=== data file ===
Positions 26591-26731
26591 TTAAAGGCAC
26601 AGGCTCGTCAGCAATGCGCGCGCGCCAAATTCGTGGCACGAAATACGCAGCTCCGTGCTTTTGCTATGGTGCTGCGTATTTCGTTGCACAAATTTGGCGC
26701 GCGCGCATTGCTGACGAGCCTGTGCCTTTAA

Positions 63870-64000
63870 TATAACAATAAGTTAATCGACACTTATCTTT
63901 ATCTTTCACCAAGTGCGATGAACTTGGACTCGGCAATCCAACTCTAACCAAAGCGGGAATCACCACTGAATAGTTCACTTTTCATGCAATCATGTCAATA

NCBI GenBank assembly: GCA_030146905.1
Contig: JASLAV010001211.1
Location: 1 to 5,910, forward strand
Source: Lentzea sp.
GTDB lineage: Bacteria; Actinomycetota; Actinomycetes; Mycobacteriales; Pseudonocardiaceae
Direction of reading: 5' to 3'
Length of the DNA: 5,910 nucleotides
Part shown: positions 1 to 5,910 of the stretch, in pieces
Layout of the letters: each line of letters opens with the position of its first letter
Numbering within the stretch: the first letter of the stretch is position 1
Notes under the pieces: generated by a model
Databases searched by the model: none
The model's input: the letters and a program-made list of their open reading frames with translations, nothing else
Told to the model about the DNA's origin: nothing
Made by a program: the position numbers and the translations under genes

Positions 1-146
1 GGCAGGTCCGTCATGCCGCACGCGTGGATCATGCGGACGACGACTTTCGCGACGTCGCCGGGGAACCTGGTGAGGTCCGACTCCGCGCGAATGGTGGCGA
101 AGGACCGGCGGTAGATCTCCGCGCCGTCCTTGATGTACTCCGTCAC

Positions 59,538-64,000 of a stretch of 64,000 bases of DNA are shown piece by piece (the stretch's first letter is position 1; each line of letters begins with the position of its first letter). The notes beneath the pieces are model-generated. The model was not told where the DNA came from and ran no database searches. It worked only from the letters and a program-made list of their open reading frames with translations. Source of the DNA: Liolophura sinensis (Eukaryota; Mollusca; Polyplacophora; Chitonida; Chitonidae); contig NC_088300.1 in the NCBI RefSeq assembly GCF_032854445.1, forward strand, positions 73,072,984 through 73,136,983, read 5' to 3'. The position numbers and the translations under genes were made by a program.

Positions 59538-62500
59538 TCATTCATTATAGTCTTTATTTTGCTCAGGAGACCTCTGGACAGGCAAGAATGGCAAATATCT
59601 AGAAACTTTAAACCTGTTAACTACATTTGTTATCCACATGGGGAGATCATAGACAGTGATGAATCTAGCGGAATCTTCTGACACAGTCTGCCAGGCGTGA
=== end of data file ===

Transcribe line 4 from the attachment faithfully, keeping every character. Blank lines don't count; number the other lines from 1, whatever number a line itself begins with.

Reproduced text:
26701 GCGCGCATTGCTGACGAGCCTGTGCCTTTAA